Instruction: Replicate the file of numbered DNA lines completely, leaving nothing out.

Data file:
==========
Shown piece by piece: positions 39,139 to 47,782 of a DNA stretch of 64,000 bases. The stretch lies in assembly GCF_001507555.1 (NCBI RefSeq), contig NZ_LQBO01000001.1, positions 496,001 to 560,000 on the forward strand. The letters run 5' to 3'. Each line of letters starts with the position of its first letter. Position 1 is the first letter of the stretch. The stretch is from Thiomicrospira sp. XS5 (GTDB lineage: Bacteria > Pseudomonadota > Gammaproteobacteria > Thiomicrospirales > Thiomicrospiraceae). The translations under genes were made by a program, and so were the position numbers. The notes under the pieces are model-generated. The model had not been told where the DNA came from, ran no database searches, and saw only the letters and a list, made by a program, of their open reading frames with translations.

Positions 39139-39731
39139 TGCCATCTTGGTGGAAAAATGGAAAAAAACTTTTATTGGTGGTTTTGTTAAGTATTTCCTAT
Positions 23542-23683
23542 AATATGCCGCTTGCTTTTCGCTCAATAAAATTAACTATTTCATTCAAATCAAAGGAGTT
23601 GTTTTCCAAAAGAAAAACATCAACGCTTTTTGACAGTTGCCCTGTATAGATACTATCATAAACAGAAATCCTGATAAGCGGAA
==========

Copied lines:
Shown piece by piece: positions 39,139 to 47,782 of a DNA stretch of 64,000 bases. The stretch lies in assembly GCF_001507555.1 (NCBI RefSeq), contig NZ_LQBO01000001.1, positions 496,001 to 560,000 on the forward strand. The letters run 5' to 3'. Each line of letters starts with the position of its first letter. Position 1 is the first letter of the stretch. The stretch is from Thiomicrospira sp. XS5 (GTDB lineage: Bacteria > Pseudomonadota > Gammaproteobacteria > Thiomicrospirales > Thiomicrospiraceae). The translations under genes were made by a program, and so were the position numbers. The notes under the pieces are model-generated. The model had not been told where the DNA came from, ran no database searches, and saw only the letters and a list, made by a program, of their open reading frames with translations.

Positions 39139-39731
39139 TGCCATCTTGGTGGAAAAATGGAAAAAAACTTTTATTGGTGGTTTTGTTAAGTATTTCCTAT
Positions 23542-23683
23542 AATATGCCGCTTGCTTTTCGCTCAATAAAATTAACTATTTCATTCAAATCAAAGGAGTT
23601 GTTTTCCAAAAGAAAAACATCAACGCTTTTTGACAGTTGCCCTGTATAGATACTATCATAAACAGAAATCCTGATAAGCGGAA